The Ordinaires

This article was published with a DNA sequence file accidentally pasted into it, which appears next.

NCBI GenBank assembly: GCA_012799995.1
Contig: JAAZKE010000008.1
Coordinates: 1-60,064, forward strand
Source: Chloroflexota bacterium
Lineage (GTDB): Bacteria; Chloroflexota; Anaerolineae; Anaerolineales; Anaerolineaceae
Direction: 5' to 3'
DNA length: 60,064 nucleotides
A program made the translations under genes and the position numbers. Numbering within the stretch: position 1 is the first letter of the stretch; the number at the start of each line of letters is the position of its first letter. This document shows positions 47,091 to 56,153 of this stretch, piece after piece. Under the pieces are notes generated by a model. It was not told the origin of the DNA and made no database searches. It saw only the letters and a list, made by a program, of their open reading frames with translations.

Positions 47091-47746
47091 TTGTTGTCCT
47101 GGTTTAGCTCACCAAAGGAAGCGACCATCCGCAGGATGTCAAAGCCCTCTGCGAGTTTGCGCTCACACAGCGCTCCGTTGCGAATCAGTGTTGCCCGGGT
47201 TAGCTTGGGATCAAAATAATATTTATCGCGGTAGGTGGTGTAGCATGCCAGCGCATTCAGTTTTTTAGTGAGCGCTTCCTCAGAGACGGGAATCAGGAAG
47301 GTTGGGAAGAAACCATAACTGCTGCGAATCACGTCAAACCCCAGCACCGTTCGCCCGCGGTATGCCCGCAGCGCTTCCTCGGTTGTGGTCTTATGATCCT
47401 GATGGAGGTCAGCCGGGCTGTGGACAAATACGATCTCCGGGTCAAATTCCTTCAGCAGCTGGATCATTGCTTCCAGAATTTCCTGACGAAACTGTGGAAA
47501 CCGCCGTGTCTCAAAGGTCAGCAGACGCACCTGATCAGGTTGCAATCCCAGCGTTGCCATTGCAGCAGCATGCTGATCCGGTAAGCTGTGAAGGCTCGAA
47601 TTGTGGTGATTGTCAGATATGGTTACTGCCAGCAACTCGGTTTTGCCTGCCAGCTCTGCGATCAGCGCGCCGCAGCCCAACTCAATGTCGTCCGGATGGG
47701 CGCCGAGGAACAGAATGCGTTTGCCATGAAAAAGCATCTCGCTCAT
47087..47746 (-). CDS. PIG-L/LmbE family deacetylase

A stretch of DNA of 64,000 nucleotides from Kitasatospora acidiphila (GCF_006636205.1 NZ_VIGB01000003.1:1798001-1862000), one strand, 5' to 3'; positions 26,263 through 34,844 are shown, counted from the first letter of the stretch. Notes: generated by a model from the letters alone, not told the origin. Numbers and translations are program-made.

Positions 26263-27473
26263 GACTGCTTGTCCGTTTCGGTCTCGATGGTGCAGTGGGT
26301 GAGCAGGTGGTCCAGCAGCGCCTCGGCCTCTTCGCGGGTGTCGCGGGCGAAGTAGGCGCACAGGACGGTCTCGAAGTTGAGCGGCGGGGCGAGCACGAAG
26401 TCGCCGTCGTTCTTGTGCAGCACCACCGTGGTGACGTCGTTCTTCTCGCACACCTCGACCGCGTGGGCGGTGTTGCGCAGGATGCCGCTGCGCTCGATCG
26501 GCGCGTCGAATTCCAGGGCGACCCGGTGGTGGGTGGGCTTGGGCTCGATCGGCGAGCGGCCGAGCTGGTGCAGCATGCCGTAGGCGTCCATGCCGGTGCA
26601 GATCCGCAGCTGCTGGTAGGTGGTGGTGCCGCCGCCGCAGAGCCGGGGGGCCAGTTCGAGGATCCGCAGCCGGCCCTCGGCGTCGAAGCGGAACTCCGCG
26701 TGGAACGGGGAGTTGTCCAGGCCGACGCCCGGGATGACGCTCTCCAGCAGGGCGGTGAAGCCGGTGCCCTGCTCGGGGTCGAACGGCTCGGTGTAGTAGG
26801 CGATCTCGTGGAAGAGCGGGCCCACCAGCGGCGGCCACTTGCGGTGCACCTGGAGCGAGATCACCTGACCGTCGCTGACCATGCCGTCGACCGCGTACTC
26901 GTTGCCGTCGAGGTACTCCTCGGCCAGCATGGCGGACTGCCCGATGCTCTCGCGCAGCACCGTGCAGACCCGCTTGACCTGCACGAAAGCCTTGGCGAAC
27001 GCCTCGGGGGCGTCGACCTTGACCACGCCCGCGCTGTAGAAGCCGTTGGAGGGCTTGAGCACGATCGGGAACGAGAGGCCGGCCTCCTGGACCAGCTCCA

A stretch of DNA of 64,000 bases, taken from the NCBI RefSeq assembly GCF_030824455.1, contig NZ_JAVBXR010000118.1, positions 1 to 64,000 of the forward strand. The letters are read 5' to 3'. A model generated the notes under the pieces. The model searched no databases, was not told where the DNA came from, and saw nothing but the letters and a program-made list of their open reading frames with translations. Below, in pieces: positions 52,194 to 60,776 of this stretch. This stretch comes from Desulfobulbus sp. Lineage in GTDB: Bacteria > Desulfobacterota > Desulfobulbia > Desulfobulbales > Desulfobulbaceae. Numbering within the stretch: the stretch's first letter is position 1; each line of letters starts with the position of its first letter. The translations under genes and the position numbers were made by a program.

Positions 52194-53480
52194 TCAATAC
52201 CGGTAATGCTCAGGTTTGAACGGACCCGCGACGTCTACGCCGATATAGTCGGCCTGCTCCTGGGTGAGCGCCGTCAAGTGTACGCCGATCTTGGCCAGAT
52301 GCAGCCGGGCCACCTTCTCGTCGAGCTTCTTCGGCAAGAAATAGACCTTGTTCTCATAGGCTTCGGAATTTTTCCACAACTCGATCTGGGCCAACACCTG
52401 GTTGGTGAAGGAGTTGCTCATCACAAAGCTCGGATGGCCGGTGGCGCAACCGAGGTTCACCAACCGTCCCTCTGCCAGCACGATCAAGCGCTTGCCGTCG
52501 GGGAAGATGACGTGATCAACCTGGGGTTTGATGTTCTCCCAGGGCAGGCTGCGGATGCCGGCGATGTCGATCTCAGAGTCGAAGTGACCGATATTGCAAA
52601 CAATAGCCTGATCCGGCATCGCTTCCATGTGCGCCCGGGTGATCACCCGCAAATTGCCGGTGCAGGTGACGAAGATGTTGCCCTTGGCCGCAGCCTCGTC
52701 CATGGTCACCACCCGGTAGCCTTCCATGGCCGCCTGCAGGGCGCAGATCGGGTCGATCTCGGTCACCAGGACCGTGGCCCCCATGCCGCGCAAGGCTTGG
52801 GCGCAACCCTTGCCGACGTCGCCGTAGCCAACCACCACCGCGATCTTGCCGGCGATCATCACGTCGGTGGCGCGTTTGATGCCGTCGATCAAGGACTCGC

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The Ordinaires, sadly, were both behind and ahead of the curve. In the early '80s, their blend of rock aggression and classical instrumentation would have been adopted by fans of European chamber rock ensembles like Soft Verdict and the Lost Jockey, and in the late '90s, they would have fit perfectly alongside Tortoise, Rachel's, and the Sea and Cake on the indie post-rock scene. The opening "Brenda," which sounds like early Philip Glass jamming with Slint, is a breathtaking start to an enjoyable varied album that veers quite fluidly from hard-charging avant-rock to more delicate melodies and back without breaking a sweat. The highlight is the playful "The Dance of the Coco Crispies," a ballet-like, multi-part tune that recalls Raymond Scott's finest work, but the album got its primary notice, such as it was, from the tongue-in-cheek cover of Led Zeppelin's "Kashmir" that closes the proceedings on a note similar to the Kronos Quartet's notorious version of "Purple Haze": it's entertaining and a cute musical joke, but compared to the more challenging and involving material that comes before it, it sounds a little trivial.

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